When the U.S. first invaded Iraq to overthrow Saddam’s regime, the Tehran mullahs were frightened into opening nuclear talks with the Europeans to avoid American wrath. But now, Tehran sees the growing pressure in Congress for a retreat, not only from Iraq but from any confrontation with Iran. Iran can thumb its nose at the UN, knowing that without American muscle, nothing decisive can happen. Iran even signed a new set of cooperation agreements with North Korea.
Terrorists may dream of dominating the Middle East, but the China-Iran axis could actually do it. Iraq is one of the world’s most strategic locations. Situated in the heart of the Middle East, on the fault-line between the Sunni and Shi’ite, the fate of this oil-rich land will shape world events for decades to come.
Diplomatic attempts to pull Syria away from Iran will fail in the wake of an American withdrawal. Damascus will want to stay aligned with the rising power, hoping to gain a share of the spoils. The smaller Sunni Arab states are unable to stand up to Iran without American support. And few local leaders will dare risk confronting the new wave of aggressors who will be emboldened by the “forced” retreat of the once feared and respected United States. Who will want to embrace democracy, if the world’s leading democracy demonstrates that liberal reform is a source of weakness rather than of strength?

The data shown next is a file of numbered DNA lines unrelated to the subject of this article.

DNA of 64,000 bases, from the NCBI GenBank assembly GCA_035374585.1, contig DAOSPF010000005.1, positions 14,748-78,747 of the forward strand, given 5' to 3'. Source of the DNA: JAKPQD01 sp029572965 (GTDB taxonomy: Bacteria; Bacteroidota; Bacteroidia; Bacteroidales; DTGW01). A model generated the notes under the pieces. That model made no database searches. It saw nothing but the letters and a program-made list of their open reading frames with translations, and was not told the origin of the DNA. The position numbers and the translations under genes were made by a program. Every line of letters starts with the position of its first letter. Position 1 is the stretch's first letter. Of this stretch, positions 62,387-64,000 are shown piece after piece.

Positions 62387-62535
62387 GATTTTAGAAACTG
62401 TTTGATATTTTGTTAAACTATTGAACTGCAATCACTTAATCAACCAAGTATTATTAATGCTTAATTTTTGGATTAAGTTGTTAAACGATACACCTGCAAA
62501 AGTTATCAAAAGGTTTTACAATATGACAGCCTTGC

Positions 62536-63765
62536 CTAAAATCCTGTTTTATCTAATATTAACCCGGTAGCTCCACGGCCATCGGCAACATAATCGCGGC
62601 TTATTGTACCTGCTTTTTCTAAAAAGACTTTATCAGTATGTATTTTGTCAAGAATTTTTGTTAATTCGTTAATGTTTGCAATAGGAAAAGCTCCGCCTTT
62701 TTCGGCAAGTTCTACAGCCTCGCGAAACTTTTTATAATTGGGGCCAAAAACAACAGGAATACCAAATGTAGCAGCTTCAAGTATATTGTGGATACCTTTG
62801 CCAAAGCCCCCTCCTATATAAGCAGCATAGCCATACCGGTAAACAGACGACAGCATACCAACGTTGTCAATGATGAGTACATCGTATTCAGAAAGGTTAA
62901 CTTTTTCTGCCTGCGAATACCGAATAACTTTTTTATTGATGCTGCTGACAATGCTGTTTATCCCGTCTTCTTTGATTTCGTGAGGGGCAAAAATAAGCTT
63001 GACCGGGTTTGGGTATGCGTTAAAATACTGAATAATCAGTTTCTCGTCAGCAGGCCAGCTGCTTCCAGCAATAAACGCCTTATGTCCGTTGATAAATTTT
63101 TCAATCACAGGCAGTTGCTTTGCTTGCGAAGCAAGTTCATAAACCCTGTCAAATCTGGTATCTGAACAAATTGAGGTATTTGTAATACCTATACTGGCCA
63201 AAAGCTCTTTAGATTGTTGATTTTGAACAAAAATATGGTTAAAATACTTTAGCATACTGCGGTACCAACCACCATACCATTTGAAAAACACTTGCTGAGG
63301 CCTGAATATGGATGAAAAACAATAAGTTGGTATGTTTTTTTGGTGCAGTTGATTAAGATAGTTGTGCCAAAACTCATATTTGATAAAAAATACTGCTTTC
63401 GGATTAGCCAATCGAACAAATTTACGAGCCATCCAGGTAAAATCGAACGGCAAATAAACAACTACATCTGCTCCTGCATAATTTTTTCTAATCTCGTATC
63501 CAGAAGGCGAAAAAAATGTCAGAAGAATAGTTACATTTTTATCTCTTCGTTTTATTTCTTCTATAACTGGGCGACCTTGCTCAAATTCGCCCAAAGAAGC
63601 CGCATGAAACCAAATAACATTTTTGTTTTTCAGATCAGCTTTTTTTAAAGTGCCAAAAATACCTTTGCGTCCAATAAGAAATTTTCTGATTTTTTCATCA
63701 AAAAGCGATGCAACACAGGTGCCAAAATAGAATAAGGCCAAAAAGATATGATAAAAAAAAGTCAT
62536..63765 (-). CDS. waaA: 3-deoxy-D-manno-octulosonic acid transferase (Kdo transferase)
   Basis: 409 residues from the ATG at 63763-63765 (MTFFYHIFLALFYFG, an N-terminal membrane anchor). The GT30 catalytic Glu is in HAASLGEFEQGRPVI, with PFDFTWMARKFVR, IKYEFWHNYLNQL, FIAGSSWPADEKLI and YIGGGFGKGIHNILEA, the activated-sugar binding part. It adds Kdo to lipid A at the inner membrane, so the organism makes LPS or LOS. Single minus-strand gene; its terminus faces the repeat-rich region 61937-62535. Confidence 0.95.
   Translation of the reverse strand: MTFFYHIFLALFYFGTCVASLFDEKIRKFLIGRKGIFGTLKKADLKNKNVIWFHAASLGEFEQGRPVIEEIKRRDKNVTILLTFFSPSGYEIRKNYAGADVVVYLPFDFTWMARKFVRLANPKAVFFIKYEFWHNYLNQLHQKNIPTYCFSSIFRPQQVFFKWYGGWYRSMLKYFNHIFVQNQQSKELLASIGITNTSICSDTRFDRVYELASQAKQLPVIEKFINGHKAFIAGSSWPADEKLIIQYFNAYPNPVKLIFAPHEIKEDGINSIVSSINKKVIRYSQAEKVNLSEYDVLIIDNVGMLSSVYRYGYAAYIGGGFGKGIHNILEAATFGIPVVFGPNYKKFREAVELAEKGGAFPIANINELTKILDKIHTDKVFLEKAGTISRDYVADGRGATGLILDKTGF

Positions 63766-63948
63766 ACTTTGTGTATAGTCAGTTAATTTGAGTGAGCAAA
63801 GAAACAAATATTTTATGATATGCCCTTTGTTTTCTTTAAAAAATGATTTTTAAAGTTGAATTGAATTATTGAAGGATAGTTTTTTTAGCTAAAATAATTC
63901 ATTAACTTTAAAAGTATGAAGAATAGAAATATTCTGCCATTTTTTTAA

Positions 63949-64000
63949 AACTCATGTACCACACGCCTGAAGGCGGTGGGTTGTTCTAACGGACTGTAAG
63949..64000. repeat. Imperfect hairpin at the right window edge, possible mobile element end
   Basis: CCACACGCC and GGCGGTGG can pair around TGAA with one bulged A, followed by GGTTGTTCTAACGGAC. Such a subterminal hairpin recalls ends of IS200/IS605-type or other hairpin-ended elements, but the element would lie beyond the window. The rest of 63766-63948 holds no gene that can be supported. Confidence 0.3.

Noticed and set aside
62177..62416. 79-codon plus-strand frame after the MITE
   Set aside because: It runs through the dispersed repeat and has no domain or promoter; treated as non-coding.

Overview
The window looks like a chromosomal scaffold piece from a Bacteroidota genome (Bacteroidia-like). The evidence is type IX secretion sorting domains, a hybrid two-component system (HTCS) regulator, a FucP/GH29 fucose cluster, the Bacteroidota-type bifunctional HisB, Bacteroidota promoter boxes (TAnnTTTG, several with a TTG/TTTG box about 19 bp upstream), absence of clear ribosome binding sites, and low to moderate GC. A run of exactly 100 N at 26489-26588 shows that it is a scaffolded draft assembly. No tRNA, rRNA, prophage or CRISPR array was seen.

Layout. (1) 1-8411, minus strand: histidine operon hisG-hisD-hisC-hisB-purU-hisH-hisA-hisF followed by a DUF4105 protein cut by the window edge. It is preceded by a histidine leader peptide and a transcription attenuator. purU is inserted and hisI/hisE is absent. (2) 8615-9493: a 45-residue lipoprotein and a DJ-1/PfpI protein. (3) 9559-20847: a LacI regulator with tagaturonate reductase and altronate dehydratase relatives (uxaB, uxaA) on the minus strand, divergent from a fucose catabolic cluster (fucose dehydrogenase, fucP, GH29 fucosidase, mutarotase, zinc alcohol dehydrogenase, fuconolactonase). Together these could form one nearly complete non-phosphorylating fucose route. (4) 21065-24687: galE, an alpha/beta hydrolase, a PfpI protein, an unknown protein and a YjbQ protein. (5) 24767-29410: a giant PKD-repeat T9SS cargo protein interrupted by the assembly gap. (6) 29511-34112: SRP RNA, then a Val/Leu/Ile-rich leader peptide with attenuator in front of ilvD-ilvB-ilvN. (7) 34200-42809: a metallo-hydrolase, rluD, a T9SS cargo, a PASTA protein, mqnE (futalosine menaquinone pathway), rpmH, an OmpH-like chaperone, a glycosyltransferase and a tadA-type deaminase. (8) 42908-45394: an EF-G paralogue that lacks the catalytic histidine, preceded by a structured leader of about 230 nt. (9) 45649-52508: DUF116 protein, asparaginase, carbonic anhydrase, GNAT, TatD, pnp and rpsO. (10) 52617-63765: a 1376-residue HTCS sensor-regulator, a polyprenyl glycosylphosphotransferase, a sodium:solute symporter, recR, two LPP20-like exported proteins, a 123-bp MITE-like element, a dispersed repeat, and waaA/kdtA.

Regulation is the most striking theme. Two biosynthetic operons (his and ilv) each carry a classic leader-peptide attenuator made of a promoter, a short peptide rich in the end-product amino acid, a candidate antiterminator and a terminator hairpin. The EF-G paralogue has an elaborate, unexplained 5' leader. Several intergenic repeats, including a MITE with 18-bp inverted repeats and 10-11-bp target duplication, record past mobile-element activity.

An American withdrawal from Iraq will not end any of the conflicts in the region. They will continue, but with forces hostile to the United States in the ascendancy. This is the danger that should be at the center of the debate in Washington, but it isn’t.